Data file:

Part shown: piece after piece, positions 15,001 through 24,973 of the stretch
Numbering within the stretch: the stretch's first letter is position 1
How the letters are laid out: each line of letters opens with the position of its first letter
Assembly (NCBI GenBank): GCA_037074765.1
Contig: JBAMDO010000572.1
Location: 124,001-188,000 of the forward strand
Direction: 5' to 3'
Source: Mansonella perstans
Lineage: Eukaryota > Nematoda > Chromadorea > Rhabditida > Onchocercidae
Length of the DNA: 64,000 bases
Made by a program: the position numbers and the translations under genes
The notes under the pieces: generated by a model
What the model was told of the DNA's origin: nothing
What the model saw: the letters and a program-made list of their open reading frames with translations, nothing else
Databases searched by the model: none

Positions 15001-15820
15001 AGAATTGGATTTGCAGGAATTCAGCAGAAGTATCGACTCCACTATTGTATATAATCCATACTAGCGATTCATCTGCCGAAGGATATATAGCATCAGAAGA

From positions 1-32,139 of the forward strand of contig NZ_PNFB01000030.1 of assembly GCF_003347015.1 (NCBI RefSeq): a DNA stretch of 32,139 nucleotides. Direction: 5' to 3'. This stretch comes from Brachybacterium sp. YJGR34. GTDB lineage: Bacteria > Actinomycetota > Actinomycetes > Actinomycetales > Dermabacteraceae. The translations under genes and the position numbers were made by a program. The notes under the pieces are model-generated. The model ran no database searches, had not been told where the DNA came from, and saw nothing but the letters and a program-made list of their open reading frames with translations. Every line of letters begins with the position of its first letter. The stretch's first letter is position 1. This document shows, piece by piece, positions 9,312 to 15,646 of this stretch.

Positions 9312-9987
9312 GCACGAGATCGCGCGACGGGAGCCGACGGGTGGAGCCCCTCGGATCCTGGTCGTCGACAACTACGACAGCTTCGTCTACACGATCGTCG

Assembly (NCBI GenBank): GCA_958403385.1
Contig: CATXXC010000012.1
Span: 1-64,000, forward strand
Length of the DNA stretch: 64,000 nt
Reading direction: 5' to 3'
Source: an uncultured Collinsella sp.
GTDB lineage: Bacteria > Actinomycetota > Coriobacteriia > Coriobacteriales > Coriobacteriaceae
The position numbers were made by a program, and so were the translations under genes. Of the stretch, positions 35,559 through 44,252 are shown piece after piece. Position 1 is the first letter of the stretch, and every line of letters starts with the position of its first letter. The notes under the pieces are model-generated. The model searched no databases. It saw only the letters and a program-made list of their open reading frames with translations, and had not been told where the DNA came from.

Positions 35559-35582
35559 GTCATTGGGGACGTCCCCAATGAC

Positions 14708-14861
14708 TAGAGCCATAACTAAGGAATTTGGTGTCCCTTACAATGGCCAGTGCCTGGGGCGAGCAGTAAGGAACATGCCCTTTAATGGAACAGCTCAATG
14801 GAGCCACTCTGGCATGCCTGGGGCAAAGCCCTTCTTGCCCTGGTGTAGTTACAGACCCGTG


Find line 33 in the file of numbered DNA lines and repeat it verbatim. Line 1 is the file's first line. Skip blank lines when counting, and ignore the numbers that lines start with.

14801 GAGCCACTCTGGCATGCCTGGGGCAAAGCCCTTCTTGCCCTGGTGTAGTTACAGACCCGTG